When I was considering whether to pursue a Master's in Counseling, I went to talk to a highly respected career professional about it.
When I lamented that it would take me until I was 45 to complete the program, he said to me, ”You need to think in terms of a 200-year plan.“
At the time I thought he was crazy, but now I hear myself saying the exact same thing to my clients.
We've become accustomed to hearing the story of a professional life told almost exclusively in terms of outstanding accomplishments.
Ask an athlete to reflect on his career and he'll tell you about the time he pitched a no-hitter. Ask an actress and she'll talk about landing the lead in a Tony-winning Broadway play. Ask a writer and he'll recall how it was his third novel that lifted him from obscurity and made him a best-selling author.
These public, universally acknowledged achievements, which everyone recognizes as peak moments, are what we've come to expect when someone looks back on their life.
There’s a lot we can learn from the stories of our professional life—if we tell them in a way that enables us to hear what they really have to say to us. Too often we are satisfied with forcing our career stories to fit the mold of a resume, which is a formal exercise with a fixed external purpose (i.e., getting a job).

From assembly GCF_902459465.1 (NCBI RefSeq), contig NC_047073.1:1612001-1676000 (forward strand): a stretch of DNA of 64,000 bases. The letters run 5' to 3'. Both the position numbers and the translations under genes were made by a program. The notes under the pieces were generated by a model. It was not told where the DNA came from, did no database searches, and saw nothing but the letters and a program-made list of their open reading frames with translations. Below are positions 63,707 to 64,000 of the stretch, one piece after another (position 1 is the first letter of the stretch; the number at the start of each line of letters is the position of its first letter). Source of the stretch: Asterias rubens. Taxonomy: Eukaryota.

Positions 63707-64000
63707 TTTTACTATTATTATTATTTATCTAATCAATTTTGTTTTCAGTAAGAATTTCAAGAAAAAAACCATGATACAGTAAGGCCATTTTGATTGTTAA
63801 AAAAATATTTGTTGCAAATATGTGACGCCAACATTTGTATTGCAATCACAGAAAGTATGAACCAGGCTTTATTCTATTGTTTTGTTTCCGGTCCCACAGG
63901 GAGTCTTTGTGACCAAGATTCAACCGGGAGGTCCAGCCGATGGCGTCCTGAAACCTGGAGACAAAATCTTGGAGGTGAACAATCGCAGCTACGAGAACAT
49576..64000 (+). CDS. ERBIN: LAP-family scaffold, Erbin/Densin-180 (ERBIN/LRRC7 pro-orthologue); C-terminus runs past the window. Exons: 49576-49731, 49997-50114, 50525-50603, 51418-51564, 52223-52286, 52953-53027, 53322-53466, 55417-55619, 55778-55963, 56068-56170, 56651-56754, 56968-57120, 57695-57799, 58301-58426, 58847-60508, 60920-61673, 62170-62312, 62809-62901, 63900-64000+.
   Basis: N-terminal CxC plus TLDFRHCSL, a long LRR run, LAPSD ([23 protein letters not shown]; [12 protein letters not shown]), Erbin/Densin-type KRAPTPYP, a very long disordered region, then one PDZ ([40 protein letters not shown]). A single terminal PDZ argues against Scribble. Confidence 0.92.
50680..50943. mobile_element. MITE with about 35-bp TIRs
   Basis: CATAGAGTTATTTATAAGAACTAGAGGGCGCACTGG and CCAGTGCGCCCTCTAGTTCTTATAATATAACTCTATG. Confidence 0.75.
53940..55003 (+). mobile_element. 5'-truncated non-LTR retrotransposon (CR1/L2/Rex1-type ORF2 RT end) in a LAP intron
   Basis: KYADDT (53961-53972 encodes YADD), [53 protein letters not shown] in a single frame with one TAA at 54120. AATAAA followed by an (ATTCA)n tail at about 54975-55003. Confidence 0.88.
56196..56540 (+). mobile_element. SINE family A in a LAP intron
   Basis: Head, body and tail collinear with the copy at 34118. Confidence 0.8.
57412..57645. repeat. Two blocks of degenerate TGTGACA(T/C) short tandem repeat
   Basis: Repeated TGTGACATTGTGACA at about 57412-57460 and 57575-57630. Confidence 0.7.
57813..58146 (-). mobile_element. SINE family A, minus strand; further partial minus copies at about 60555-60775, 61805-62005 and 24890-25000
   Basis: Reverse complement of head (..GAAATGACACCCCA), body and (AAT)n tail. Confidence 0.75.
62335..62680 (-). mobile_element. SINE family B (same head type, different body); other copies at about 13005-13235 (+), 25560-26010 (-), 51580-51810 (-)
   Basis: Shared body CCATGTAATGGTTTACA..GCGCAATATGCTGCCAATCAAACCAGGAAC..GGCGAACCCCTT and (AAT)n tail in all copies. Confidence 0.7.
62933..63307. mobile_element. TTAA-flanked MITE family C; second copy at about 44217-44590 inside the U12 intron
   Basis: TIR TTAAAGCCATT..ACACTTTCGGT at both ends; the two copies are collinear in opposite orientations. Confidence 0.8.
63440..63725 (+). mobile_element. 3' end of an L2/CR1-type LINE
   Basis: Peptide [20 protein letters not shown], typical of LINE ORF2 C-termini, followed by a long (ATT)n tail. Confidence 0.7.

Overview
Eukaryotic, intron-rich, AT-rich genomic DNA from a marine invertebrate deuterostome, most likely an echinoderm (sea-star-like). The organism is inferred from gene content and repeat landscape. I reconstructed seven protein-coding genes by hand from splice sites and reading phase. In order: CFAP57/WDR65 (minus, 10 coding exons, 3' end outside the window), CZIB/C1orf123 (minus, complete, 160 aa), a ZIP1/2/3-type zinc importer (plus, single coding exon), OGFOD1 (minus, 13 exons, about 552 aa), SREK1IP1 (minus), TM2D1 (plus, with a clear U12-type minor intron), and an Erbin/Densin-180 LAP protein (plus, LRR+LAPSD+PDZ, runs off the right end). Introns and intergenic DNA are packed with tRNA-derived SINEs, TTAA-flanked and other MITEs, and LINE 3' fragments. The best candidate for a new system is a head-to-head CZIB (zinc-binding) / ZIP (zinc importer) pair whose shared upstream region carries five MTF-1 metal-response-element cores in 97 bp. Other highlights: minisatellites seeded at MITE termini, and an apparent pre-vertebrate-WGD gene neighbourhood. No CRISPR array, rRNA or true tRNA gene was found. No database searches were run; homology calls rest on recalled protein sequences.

A career autobiography, on the other hand, is a free-form narrative with an evolving internal purpose.
When we begin to tell our career stories as stories instead of trying to make them conform to some predetermined set of specifications, we make discoveries about ourselves and tap the springs of our internal wisdom.
We may not be to breadlines yet, but unless you've been in a coma or you're independently wealthy you probably can't help noticing that these are hard times. Job "insecurity" is affecting all but the highest rungs on the employment ladder.
The economic repercussions of 9/11, the ongoing replacement of people with technologies, the outsourcing of ever-growing numbers of manufacturing and service jobs to foreign countries, all are making it harder and harder to feel confident that America is still the land of opportunity. And this is true even for those of us with a good education and in-demand skills.